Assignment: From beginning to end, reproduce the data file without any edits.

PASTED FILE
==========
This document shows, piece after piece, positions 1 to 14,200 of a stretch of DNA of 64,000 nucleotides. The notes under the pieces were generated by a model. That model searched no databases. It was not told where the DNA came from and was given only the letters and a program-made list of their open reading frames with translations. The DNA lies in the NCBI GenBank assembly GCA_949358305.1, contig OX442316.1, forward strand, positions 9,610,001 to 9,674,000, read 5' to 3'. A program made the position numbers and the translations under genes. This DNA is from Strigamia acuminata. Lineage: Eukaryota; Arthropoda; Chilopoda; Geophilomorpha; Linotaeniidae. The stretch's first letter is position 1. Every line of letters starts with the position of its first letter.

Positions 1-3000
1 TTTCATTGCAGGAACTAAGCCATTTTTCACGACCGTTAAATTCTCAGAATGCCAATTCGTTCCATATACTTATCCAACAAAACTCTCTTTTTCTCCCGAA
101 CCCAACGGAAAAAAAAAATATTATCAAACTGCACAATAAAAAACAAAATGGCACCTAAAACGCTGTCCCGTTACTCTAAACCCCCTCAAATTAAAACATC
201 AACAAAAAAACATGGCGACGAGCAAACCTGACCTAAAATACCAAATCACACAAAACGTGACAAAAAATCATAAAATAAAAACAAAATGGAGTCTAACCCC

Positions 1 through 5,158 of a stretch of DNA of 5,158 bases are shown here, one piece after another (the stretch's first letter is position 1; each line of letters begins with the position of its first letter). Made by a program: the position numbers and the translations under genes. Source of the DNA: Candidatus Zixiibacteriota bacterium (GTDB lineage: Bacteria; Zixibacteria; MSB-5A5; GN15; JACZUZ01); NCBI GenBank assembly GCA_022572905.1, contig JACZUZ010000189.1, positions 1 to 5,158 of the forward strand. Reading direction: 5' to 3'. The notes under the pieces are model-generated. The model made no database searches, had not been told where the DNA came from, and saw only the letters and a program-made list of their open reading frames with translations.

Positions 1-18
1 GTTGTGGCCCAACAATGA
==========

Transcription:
This document shows, piece after piece, positions 1 to 14,200 of a stretch of DNA of 64,000 nucleotides. The notes under the pieces were generated by a model. That model searched no databases. It was not told where the DNA came from and was given only the letters and a program-made list of their open reading frames with translations. The DNA lies in the NCBI GenBank assembly GCA_949358305.1, contig OX442316.1, forward strand, positions 9,610,001 to 9,674,000, read 5' to 3'. A program made the position numbers and the translations under genes. This DNA is from Strigamia acuminata. Lineage: Eukaryota; Arthropoda; Chilopoda; Geophilomorpha; Linotaeniidae. The stretch's first letter is position 1. Every line of letters starts with the position of its first letter.

Positions 1-3000
1 TTTCATTGCAGGAACTAAGCCATTTTTCACGACCGTTAAATTCTCAGAATGCCAATTCGTTCCATATACTTATCCAACAAAACTCTCTTTTTCTCCCGAA
101 CCCAACGGAAAAAAAAAATATTATCAAACTGCACAATAAAAAACAAAATGGCACCTAAAACGCTGTCCCGTTACTCTAAACCCCCTCAAATTAAAACATC
201 AACAAAAAAACATGGCGACGAGCAAACCTGACCTAAAATACCAAATCACACAAAACGTGACAAAAAATCATAAAATAAAAACAAAATGGAGTCTAACCCC

Positions 1 through 5,158 of a stretch of DNA of 5,158 bases are shown here, one piece after another (the stretch's first letter is position 1; each line of letters begins with the position of its first letter). Made by a program: the position numbers and the translations under genes. Source of the DNA: Candidatus Zixiibacteriota bacterium (GTDB lineage: Bacteria; Zixibacteria; MSB-5A5; GN15; JACZUZ01); NCBI GenBank assembly GCA_022572905.1, contig JACZUZ010000189.1, positions 1 to 5,158 of the forward strand. Reading direction: 5' to 3'. The notes under the pieces are model-generated. The model made no database searches, had not been told where the DNA came from, and saw only the letters and a program-made list of their open reading frames with translations.

Positions 1-18
1 GTTGTGGCCCAACAATGA